I was talking with Ty Templeton earlier in the week and he explained to me that (while we were talking about gender roles in fiction) he had had real trouble coming up with a list of female protagonists who when introduced were not defined by an element of suffering or hardship. Every female romantic comedy protagonist ever, for example, is defined by their lack of a partner; that’s the entire point of romantic comedy. But this extends beyond just romcoms; female protagonists are almost always given a background of suffering or hardship which they must then overcome (as opposed to suffering or hardship within the story; that’s just dramatic conflict).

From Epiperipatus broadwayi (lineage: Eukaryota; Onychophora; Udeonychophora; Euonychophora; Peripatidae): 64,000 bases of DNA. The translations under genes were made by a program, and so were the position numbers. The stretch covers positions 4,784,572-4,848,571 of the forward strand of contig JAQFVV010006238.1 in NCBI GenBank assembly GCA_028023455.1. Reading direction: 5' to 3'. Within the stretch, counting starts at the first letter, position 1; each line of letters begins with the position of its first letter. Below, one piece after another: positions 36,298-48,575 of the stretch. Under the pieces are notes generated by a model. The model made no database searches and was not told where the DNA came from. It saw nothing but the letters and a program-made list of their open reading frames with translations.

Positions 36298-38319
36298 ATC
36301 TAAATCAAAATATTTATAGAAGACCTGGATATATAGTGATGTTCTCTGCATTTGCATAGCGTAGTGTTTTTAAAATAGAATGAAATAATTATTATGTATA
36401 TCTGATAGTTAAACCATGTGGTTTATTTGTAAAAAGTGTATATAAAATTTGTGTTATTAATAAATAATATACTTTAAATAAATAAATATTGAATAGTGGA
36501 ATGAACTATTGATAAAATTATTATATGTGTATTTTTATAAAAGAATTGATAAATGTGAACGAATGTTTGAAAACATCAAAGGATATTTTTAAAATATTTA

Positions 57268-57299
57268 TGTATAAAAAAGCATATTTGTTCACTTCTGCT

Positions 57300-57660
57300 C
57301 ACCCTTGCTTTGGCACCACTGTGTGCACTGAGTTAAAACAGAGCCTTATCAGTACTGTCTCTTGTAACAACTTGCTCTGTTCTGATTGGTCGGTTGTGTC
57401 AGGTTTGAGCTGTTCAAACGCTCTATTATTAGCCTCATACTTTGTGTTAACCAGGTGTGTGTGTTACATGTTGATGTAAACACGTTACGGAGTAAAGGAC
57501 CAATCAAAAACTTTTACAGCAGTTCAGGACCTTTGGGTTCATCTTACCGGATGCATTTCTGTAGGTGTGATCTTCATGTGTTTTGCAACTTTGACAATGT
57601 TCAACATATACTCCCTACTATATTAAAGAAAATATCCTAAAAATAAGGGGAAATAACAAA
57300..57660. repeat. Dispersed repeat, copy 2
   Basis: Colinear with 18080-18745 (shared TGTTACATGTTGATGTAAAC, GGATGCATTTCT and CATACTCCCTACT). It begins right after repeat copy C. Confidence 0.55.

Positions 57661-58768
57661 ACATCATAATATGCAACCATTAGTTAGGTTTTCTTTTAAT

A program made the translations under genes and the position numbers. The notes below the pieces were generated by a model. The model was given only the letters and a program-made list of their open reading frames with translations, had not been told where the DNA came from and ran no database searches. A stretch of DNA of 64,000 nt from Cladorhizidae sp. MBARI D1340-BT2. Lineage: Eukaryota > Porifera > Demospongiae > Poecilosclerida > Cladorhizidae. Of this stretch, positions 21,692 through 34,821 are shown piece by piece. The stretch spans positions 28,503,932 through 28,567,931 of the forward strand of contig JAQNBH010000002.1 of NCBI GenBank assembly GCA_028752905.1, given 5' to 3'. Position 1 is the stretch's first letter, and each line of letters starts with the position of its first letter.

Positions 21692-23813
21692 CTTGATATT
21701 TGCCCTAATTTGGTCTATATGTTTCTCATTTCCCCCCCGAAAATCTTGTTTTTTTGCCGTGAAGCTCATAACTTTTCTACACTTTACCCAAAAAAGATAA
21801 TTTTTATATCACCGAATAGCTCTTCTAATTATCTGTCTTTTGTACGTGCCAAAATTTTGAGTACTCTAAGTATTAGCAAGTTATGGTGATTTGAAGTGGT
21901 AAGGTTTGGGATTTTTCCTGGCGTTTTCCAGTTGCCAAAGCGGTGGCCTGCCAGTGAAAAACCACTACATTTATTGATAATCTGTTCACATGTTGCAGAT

Ty explained that in previous conversations about this, he was able to identify only two female protagonists who didn’t enter the story defined by a hardship they would have to overcome as part of their narrative: Julia Child in Julie and Julia (her story is straightforward; she has a goal – to become a great cook – and she achieves it, and her past traumas suffered during the war and her inability to have a child are not relevant to her achievement) and Erin Brockovich (where Erin Brockovich may be poor/lower-class, but her narrative does not present that as something to overcome; her goal is achieve success in a class-action lawsuit and does so).
I gave it some thought afterwards and added two more: Baby in Dirty Dancing and Marge Gunderson in Fargo. But after that, I’m stuck. So what others are there? Surely there must be others!